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Rochester Teachers, School Officials Reach Tentative Contract Agreement

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The Rochester (N.Y.) Teachers Association and the city school district reached a tentative agreement last week on a new three-year contract, after several months of lengthy negotiations assisted by outside experts and a state mediator.

The negotiations began in October, after the city's 2,500 teachers rejected a previous contract proposal that sought to hold teachers accountable by tying their salaries to job evaluations. (See Education Week, Oct. 3, 1990.)

The new contract continues the previous agreement's emphasis on accountability, but broadens the concept to include schoolwide and communitywide accountability.

Since October, the financial outlook for the city and state has significantly worsened. The new contract would provide teachers with smaller raises than under the previous agreement, which was criticized by community leaders as excessively generous, and with fewer "enabling" conditions, such as teachers' aides and smaller class sizes.

Teachers would receive longevity increases of $3,183 plus 2.2 percent raises this year, retroactive to the beginning of the school year. In the second year, they would receive just longevity payments, while in the third year they would receive raises of $3,800.

The total contract is expected to cost $33 million. Last fall's contract would have cost $43.5 million, according to Superintendent of Schools Peter McWalters.

Adam Urbanski, the president of the teachers' association, predicted that Rochester teachers would approve the contract. The union had scheduled a vote for Jan. 16.

The board of education does not plan to vote on the contract until the teachers have done so, according to Catherine Spoto, the board president. Last fall, the board was criticized for swiftly approving a contract before teachers and the community had had time to evaluate it.

Ms. Spoto said the board would look closely at whether the new contract continues the district's nationally watched push toward school reform, whether it adequately addresses the need for accountability, and whether it is affordable.

"I think this is going to be a very difficult decision for each board member to make," Ms. Spoto said.

In contrast to the previous con tract, which proposed an entirely new evaluation procedure for teach ers, the new contract would use the district's current teacher-evaluation system. However, teachers would be rated on a new set of explicit criteria based in part on the National Board for Professional Teaching Standards' vision of excellent teaching.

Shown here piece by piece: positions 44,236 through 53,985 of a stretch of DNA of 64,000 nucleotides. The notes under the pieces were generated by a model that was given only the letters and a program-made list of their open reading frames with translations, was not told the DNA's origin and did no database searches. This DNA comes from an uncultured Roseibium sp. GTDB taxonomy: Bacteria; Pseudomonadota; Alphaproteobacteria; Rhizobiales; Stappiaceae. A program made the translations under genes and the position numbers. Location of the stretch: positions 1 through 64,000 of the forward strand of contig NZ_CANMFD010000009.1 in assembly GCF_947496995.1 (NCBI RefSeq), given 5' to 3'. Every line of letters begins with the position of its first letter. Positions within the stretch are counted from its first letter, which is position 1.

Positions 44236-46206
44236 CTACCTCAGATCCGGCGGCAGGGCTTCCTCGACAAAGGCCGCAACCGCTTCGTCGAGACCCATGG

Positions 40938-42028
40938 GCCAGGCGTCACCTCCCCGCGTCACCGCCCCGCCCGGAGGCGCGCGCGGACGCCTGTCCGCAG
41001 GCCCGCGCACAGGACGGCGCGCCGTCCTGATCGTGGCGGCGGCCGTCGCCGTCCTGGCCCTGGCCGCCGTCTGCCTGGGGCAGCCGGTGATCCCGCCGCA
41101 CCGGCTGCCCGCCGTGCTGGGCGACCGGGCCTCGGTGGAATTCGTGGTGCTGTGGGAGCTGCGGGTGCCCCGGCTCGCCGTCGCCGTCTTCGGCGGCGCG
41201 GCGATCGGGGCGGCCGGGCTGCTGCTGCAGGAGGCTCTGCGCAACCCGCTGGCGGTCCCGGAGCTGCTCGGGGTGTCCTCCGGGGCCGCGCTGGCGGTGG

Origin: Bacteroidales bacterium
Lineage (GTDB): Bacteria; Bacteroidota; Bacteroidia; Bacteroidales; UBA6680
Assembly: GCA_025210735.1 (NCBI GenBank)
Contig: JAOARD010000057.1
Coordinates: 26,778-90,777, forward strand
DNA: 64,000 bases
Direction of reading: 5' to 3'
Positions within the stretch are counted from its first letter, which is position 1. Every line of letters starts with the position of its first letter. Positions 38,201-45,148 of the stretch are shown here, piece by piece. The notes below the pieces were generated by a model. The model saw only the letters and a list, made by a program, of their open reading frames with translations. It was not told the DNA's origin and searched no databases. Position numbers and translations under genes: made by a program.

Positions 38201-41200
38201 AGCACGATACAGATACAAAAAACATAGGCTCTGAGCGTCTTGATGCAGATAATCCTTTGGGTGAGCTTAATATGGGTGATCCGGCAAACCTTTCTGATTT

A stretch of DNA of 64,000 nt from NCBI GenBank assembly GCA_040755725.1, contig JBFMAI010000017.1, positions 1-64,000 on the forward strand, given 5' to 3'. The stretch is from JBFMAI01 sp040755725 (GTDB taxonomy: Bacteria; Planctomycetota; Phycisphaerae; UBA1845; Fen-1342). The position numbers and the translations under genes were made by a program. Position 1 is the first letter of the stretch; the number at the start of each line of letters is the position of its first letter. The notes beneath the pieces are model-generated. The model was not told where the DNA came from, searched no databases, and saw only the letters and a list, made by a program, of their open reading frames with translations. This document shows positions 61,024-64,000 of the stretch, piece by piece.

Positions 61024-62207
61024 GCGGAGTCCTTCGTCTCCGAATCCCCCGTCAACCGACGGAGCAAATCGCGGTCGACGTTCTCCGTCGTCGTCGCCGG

Although the current system has been criticized for rarely rating teachers as unsatisfactory, Mr. UrH banski said he believed more credi ble results would be achieved with better standards.

Mr. McWalters said such a detailed description of what a teacher's job is-- including working a "professional day" to extend help to students in need and participating on school com mittees--has never before been in cluded in a teacher contract.

"I feel very good about it," the su perintendent said. But he noted that board members will be under "tre mendous pressure" from the comL munity because of the economic climate.

Teachers also would have the op tion of designing their own evalua tion procedure, which would have to be approved by a joint district-union panel.

Mr. Urbanski said the new con tract addresses teachers' previous complaints about ambiguity. Items that are outside the scope of the con tract, but are important for account ability, are expected to be enacted as board policy.

The evaluation procedure attempts to distinguish between "teachers who are doing their job and teachers who aren't," he added. Teachers who were judged favorably would receive raises, while those who were not would be referred for intervention. The joint panel would determine how much of a raise, if any, such teachers would receive.

The accountability system enviH sioned for schools and the Rochester community draws heavily on recom mendations made last summer by a joint district-union task force. (See Education Week, Sept. 5, 1990.)

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